Horace Walpole and Samuel Johnson, Champions of Women’s Rights

April 1, 2019 by Essay Writer

Horace Walpole’s The Castle of Otranto and Samuel Johnson’s The History of Rasselas, Prince of Abyssinia both make excellent examples of the roles of women in the eighteenth century, including what those roles were supposed to be and what they actually were. Both texts treat women as generally fearful or timid with some acts of bravery or intelligence. However, of the two, Otranto treats women as incapable and depicts them without any rights while Rasselas treats women as intellectual equals for much of the book. However, when reading fictional tales such as these, one must remember that everything the characters do is a reflection on the author’s thoughts, feelings or intentions. Unlike real life, things are not said or done by chance. Every action is a deliberate intention of the author. Therefore it is possible that Johnson’s female characters were exemplifying to their female readers how beneficial it is to use their intelligence in life. Walpole’s work, although it presents a stereotypical view of women on the surface, could have an ulterior motive as well. Perhaps it was excessively stereotypical so as to satirize society’s expectations for women in the eighteenth century. It was at a time when women were expected to be submissive, timid, and obedient to husbands and fathers. But at this time certain feminist issues were coming to light. Women were becoming more involved in work outside the home, either directly or by helping their husbands. They were looking for equal rights in education, the workforce, and in the public sphere. However, since women’s equality was a controversial subject, many authors such as Walpole and Johnson portray women to be weak, timid, fearful, and incapable of surviving without men on the surface. The out-of-character acts of courage or intelligence show an undercurrent of feminism reflective of what was going on in Eighteenth Century English culture. Women were supposed to be weak, timid and helpless, and they were not supposed to break out of the roles of wife and daughter. This was starting to change, and the authors’ work reflected that.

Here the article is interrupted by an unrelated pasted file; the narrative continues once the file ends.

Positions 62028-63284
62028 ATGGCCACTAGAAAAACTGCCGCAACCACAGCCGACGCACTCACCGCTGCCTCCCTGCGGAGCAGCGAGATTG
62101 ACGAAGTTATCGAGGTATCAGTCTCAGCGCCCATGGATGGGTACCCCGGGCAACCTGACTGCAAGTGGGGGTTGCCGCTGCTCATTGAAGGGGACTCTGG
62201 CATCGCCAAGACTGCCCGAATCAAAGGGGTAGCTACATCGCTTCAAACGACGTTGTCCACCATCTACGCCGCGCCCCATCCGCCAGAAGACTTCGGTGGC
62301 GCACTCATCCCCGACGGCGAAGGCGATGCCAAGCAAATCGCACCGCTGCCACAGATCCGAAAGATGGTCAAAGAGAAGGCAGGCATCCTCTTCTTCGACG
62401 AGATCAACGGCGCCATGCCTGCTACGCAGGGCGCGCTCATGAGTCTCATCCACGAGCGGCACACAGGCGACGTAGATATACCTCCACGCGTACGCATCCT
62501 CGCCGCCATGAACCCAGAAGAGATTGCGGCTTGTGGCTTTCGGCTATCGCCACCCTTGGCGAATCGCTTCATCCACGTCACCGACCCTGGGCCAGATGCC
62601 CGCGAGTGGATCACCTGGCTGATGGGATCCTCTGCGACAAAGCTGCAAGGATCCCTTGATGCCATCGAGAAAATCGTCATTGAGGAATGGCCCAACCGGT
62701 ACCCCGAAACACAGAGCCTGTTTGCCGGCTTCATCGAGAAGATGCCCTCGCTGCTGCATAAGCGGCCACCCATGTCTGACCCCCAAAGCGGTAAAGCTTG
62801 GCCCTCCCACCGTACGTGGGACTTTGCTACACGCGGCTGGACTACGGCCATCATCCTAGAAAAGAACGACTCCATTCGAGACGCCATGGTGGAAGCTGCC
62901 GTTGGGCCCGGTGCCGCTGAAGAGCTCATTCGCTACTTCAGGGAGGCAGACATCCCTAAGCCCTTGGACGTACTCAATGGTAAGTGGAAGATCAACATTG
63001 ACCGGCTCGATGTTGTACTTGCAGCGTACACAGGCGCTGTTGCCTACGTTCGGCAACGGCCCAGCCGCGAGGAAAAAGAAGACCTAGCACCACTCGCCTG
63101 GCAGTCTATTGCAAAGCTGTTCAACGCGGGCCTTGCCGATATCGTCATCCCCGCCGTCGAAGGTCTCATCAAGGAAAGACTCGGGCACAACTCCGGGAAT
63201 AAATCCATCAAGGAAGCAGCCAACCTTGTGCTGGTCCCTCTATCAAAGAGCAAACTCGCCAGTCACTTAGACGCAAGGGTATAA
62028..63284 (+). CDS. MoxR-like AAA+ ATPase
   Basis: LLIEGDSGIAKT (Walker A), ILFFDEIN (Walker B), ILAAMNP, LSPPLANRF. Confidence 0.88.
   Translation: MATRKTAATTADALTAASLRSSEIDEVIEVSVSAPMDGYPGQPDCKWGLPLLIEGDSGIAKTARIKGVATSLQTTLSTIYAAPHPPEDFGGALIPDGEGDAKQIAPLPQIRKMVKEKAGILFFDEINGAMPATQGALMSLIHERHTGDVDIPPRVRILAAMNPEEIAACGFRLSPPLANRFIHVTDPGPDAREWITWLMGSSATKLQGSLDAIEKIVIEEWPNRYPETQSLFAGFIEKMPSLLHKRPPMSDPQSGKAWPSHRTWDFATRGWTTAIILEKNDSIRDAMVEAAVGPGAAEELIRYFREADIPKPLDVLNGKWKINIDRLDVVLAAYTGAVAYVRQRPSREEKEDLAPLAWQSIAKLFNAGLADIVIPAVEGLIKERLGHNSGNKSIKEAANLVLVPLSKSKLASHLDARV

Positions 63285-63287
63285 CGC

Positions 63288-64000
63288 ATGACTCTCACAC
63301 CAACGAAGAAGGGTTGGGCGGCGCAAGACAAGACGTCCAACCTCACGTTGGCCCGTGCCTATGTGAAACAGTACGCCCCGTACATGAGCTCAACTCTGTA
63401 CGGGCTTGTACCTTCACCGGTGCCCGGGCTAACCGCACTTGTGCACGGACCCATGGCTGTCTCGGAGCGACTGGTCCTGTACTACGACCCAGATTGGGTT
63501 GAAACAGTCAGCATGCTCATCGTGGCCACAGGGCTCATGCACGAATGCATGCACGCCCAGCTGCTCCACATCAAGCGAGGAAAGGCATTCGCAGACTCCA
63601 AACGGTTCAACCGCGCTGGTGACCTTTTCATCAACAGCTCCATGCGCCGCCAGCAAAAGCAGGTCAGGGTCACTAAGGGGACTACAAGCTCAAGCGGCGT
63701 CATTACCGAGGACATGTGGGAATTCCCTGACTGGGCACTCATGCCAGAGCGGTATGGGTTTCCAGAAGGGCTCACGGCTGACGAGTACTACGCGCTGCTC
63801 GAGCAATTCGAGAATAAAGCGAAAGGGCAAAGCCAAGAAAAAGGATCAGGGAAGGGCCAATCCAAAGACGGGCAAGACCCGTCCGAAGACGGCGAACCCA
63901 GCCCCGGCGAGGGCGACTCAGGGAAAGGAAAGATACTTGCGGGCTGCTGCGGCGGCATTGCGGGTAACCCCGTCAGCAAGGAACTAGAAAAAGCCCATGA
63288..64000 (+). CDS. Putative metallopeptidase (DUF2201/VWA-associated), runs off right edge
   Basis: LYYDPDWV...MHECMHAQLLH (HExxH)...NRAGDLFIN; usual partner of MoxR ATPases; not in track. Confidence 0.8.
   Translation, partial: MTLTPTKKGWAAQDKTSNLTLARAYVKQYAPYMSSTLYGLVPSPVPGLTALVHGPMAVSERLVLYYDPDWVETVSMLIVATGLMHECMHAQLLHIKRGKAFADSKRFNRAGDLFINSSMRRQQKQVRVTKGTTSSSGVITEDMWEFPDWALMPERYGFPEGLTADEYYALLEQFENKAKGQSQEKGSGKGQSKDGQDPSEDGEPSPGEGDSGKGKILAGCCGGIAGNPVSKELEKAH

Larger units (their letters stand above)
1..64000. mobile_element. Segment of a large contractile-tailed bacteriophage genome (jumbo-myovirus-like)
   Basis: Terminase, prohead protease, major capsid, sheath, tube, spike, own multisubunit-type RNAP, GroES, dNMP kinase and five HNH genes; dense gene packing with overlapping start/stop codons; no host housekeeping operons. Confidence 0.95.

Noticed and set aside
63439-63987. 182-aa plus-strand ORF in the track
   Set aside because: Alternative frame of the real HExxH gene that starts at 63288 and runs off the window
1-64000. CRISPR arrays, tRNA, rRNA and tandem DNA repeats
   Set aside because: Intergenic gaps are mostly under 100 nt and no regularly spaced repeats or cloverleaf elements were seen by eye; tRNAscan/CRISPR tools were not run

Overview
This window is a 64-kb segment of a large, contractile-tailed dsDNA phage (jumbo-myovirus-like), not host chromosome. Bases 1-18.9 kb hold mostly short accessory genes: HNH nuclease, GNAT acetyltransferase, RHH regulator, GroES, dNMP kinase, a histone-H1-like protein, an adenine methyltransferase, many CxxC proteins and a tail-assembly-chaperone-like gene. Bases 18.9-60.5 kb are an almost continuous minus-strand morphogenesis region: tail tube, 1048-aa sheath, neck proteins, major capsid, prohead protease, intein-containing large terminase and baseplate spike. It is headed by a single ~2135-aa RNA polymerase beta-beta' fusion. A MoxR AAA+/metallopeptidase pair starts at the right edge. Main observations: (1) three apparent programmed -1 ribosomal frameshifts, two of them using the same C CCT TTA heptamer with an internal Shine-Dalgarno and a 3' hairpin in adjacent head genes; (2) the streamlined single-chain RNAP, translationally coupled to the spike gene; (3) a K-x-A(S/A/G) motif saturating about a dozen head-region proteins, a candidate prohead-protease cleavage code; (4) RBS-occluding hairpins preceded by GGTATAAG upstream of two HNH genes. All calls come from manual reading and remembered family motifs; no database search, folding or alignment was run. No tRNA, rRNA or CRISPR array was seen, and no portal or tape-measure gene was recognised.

To a certain extent, both Otranto and Rasselas portray women as mothers, nurturers, wives, and as helpless, silly creatures in need of masculine protection, which were the typical roles women were supposed to play at the time. Nekayah and Pekuah of Rasselas are often shown as fearful throughout their adventures. This behaviour is contrasted several times to the valiant nature of the male characters. When the characters leave their Utopia for the first time, “The princess and her maid… considered themselves as in danger of being lost in a dreary vacuity…. The prince felt nearly the same emotions, though he thought it more manly to conceal them” (Johnson, 2700). Johnson again highlights the fearfulness of women when the group is about to enter the pyramids. Pekuah is too afraid to enter them, and because of this she is kidnapped by Arab robbers (2719-20). Here Pekuah’s timidity costs her her freedom. Walpole also portrays women as weak and fearful at several times throughout The Castle of Otranto. The character of Bianca perfectly embodies this. She is superstitious, anxious, and ineffectual. When talking with her lady Matilda on page 37, she is interrupted by a noise and becomes so frightened that she begins swearing to St. Nicholas. Matilda assures her, “It is the wind… you have heard it a thousand times” (Walpole, 37). Bianca is eventually driven from the castle by her fear of the supernatural occurrences. Matilda also expresses fear when she faints upon learning that Theodore was to be executed (Walpole, 49).